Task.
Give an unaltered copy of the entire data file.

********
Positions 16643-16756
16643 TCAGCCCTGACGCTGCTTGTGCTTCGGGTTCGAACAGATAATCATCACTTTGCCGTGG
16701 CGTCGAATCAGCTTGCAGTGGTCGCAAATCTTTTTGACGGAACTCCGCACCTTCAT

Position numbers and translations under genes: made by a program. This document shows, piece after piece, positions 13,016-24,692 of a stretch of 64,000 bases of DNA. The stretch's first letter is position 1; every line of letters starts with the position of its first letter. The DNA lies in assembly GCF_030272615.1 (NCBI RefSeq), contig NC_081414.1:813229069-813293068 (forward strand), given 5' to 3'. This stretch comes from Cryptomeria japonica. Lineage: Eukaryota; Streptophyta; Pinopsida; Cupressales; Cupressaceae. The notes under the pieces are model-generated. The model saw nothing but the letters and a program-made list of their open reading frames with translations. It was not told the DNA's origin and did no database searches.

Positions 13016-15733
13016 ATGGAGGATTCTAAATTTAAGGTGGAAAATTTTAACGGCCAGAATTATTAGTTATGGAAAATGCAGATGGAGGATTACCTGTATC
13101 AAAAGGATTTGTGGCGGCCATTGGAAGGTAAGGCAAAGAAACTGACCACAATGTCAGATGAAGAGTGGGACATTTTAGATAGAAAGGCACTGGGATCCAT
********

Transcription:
Positions 16643-16756
16643 TCAGCCCTGACGCTGCTTGTGCTTCGGGTTCGAACAGATAATCATCACTTTGCCGTGG
16701 CGTCGAATCAGCTTGCAGTGGTCGCAAATCTTTTTGACGGAACTCCGCACCTTCAT

Position numbers and translations under genes: made by a program. This document shows, piece after piece, positions 13,016-24,692 of a stretch of 64,000 bases of DNA. The stretch's first letter is position 1; every line of letters starts with the position of its first letter. The DNA lies in assembly GCF_030272615.1 (NCBI RefSeq), contig NC_081414.1:813229069-813293068 (forward strand), given 5' to 3'. This stretch comes from Cryptomeria japonica. Lineage: Eukaryota; Streptophyta; Pinopsida; Cupressales; Cupressaceae. The notes under the pieces are model-generated. The model saw nothing but the letters and a program-made list of their open reading frames with translations. It was not told the DNA's origin and did no database searches.

Positions 13016-15733
13016 ATGGAGGATTCTAAATTTAAGGTGGAAAATTTTAACGGCCAGAATTATTAGTTATGGAAAATGCAGATGGAGGATTACCTGTATC
13101 AAAAGGATTTGTGGCGGCCATTGGAAGGTAAGGCAAAGAAACTGACCACAATGTCAGATGAAGAGTGGGACATTTTAGATAGAAAGGCACTGGGATCCAT